When I bought my car, it was with the intention of finding a new vehicle that wouldn’t be any trouble for my last couple of years of working and commuting.
My previous car was 7 years old, with just over 100,000 km on the odometer and starting to get to that point where it might need significant maintenance or even replacement. The problem is that with car issues, you’re never really sure when or where that will happen, often with little or no advance notice.
I didn’t want to be “that guy” stuck on the side of the highway, blocking traffic during rush hour traffic, annoying people and being on the receiving end of people showing me their middle fingers. For my own peace of mind, a newer car was the solution.
However, as much as I love the smooth ride and the peace of mind from knowing that the car is not likely to need fixing anytime soon, my car’s dashboard has seen the sight of my own middle finger (but not when I’m driving, of course).
The reason: the sensitive car sensors.
In the short time I have had the car, I have had the experience of several dashboard warning lights coming on, beeping loudly, to announce “issues”. Continue reading
1. It gets me out to enjoy the fresh air and sunshine.
2. It’s a versatile activity: when running with friends it can be a very social activity, but when running alone, it can offer great moments of introspection.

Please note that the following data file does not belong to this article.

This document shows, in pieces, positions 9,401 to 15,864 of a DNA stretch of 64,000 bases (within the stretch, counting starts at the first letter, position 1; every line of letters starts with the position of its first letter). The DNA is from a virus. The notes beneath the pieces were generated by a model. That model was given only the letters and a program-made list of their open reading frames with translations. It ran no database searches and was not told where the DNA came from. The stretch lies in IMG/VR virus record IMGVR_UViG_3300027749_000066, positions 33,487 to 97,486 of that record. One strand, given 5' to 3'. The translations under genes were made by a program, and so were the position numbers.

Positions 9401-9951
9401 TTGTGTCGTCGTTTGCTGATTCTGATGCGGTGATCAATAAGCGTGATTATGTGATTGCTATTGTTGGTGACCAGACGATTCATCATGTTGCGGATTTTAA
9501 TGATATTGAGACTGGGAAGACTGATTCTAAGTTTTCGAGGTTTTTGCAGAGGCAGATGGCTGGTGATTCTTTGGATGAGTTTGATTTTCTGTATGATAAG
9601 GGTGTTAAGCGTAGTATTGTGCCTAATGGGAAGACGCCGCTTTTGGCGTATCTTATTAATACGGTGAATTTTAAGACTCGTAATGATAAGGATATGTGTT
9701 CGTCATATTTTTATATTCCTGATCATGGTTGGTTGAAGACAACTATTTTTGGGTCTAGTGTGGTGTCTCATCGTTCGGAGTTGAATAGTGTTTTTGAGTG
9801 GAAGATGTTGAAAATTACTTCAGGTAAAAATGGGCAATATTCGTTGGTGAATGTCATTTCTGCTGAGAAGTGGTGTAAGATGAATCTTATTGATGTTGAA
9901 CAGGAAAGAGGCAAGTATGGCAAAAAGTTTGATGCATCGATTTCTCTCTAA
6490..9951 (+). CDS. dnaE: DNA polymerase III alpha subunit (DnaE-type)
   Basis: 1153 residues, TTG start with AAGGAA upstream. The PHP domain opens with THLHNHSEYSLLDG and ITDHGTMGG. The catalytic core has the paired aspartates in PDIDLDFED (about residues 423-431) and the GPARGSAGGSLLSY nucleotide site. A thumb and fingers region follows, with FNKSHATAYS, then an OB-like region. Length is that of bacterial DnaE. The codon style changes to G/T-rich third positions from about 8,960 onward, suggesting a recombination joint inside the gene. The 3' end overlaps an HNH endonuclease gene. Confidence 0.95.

3. There are several great programs and clinics offering information and instruction on how to run injury-free. Checking one out can be the difference between hating the sport and loving the sport.
4. Running helps me to clear my head.
5. Running can be a good activity for stress management.
6. Running puts a smile on my face.
7. Running is a great conversation starter with other runners.
8. The subtle changes I see and feel in my body, when a belt can tighten a notch or when something from the back of the closet suddenly fits again.
9. Overall, I feel more confident when I have been running.
10. Running only seems to require discipline in the beginning. Over time, the sense of progress, achievement and well-being seems to help discipline take care of itself.
11. When I am running regularly, the sense of progress and achievement seems to motivate me to make better, healthier choices overall.
12. The feeling of “ugh, I need to work out” disappears as soon as I am done, which means less guilt for the rest of the day.
13. There is a wonderful sense of community among runners.
14. I sometimes get my best writing ideas while running.
15. I sometimes solve problems while running. Continue reading
I am not certain which is worse: driving in freezing rain, driving in poor visibility conditions, or driving with a cat that does not like car rides.
Regular readers will know that I adore my cat, Ivy, and despite a few feline eccentricities, she is an absolute angel. But nothing turns her into the devil’s child faster than taking her out for a car ride.
From what I understand, cats aren’t fans of change to begin with. Then, to place them in a crate, going to places unknown, can be a scary prospect for certain cats.